Mark Solomon

Wall Street Journal praises tribe: are you watching up north?

Ngai Tahu comes in for significant plaudits from one of the highest sources of praise possible – the Wall Street Journal.

Then, in 1998, the tribe made a bold bet. Rather than distribute a historic 170 million New Zealand dollars (US$144 million currently) settlement with the New Zealand government among its people, it invested the money in everything from real estate and stocks to tourist attractions.

A series of astute investments have since transformed Ng?i Tahu’s fortunes, enabling leaders to pump funds into restoring its meeting houses and supporting health and education programs. In doing so, the 50,000-strong Ng?i Tahu has become one of New Zealand’s wealthiest tribes even as it eschews opportunities such as gambling that run counter to its values. A number of New Zealanders of Ng?i Tahu descent have gone on to international success, including rugby player Piri Weepu.

“It is a hand up, not a handout,” said Mark Solomon, chairman of Ng?i Tahu’s tribal council.? Read more »

A sensible Maori leader

Mark Solomon has broken ranks with the greedy, grasping Maori Council who are intent on gang style standover to extract cash form the government:

An influential iwi leader may have given the Government’s legal team a boost as it prepares to mount a defence to a Maori Council bid to stop its flagship asset sales programme.

Ngai Tahu iwi leader Mark Solomon told TVNZ’s Q and A yesterday that he does not believe that any sell-down of the southern state power company Meridian would have any impact on Ngai Tahu’s rights and interests in water.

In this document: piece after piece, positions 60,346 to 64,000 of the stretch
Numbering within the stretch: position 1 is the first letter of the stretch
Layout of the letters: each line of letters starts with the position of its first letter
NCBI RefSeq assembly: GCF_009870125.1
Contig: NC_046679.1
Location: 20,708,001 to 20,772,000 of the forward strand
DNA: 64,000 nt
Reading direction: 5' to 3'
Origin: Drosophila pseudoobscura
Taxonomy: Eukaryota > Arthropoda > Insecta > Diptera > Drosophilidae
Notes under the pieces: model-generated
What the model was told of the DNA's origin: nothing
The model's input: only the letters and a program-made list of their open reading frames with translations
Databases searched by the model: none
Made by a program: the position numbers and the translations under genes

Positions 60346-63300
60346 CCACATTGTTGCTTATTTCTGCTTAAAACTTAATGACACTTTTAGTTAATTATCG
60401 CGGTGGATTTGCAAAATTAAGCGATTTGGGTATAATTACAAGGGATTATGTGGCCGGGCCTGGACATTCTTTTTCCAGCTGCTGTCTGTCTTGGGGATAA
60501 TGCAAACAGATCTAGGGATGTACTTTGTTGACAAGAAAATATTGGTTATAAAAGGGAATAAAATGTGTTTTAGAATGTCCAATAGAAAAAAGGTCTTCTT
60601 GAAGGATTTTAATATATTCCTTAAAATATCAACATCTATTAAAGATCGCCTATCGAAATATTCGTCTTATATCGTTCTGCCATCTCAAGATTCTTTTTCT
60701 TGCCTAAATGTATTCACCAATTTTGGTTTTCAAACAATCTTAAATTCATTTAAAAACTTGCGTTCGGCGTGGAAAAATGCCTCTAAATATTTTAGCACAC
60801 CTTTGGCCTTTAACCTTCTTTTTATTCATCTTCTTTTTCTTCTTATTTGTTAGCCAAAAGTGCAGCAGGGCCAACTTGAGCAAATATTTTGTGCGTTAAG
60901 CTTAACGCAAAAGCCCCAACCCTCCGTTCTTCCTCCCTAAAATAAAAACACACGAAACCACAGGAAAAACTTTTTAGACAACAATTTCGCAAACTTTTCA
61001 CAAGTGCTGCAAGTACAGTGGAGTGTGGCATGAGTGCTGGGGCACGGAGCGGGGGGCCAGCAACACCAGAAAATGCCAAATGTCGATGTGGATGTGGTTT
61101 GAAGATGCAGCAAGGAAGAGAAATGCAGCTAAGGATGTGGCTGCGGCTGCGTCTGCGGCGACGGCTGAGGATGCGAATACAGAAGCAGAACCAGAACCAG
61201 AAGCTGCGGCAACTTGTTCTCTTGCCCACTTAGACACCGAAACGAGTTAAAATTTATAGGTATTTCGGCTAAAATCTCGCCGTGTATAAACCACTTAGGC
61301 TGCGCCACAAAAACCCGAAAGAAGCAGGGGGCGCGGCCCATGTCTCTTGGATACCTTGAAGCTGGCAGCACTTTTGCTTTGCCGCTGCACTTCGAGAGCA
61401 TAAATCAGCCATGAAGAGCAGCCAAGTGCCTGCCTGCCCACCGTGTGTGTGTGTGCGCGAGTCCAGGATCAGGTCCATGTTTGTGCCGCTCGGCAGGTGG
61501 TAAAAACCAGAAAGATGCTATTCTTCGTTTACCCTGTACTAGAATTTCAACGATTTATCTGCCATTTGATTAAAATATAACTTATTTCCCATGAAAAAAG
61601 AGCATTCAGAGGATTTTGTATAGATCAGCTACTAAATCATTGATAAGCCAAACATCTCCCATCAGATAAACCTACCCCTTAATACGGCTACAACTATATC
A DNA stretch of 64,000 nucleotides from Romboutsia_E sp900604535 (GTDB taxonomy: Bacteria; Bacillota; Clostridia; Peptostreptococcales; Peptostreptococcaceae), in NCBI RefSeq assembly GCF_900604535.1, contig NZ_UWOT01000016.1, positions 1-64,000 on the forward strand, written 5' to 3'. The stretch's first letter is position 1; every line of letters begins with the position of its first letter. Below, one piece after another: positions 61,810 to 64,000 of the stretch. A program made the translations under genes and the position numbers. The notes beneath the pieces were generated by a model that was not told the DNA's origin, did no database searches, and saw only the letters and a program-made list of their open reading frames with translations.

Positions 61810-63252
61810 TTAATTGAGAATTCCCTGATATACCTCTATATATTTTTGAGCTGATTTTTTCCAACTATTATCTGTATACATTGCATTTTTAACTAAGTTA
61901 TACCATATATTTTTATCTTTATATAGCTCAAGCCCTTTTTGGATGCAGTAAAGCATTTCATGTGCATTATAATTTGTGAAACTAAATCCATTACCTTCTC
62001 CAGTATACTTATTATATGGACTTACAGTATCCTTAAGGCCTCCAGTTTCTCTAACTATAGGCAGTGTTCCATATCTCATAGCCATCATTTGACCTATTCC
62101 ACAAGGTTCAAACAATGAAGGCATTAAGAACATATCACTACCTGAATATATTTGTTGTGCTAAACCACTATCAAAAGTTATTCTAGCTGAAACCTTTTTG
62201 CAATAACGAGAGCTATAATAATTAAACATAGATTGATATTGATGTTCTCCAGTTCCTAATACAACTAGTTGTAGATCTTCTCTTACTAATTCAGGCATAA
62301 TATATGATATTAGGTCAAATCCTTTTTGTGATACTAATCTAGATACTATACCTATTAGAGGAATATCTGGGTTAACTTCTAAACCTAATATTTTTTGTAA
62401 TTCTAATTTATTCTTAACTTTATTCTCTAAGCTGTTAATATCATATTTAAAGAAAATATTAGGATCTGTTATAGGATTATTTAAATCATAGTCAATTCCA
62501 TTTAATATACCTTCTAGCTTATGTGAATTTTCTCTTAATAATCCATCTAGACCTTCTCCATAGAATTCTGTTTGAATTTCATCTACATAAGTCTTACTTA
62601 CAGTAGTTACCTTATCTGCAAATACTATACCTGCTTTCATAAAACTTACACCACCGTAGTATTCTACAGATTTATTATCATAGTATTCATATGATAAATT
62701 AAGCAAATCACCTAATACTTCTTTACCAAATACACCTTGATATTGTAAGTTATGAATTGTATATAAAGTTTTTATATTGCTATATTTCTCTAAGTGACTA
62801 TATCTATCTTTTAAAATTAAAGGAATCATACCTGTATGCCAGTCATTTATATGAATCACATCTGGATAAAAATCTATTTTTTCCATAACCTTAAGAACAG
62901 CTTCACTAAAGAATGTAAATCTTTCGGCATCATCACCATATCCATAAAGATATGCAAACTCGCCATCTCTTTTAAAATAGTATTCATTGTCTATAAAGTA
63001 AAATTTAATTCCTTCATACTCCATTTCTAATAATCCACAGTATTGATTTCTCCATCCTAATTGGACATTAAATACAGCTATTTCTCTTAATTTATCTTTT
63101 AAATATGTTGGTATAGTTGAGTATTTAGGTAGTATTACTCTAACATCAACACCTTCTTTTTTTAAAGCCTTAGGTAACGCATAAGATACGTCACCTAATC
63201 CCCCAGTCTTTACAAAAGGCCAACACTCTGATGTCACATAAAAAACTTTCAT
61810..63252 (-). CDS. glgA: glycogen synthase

That is exactly the argument the Crown will be mounting in the High Court at Wellington tomorrow against the part sale of the first SOE off the block, Mighty River Power.

He also disagreed with the finding of the Waitangi Tribunal that it would be a breach of the Treaty of Waitangi if the Government proceeded to sell shares without first providing Maori with a remedy to recognise their rights.

He pointed out that that tribunal had also said that a sell-down of 49 per cent did not prevent the Government from addressing the rights and the interests of Maori – a contradiction the Government has similarly pointed to on several occasions.

“Personally I do not believe that the sell-down of parts of Meridian will affect Ngai Tahu’s rights and interest to water,” Mr Solomon said.

An outstanding idea

Iwi are looking at the opportunity afforded by the mixed?ownership?model:

An alliance of Maori tribes plan to buy up to 20 per cent of any state-owned power companies put up for partial sale by the new National Government.

Prime Minister John Key is sticking by his party’s plan to sell up to 49 per cent of Meridian Energy, Mighty River Power, Genesis Energy and Solid Energy in the wake of National’s election win on Saturday.

He has rejected suggestions his party lacks a mandate to partially sell off the state-owned assets.

Ngai Tahu chair Mark Solomon this morning told Radio New Zealand a consortium of tribes were interested in a large stake in the companies.

The partnership would work because iwi would not on-sell the shares overseas and would reinvest dividends in New Zealand, he said.

I think this is an outstanding idea – have an alliance of Maori tribes join the mixed ownership model the Government won re-election on.

Next step – ?imagine IwiSaver – a Kiwisaver provider that invests in the future retirement savings of Maori New Zealanders. The bulk of their investing would probably be subcontracted out to one or more funds managers, but think of the ongoing wealth that could be created by Maoridom – in NZ assets. Have a special “IwiSaver” contribution rate of 1% for Maoris on salaries to contribute and get matching contributions for their own accounts.

Promoting Maori financial literacy, self-sufficiency and an ongoing partnership between Iwi and the Crown in infrastructure – can surely only be a good thing?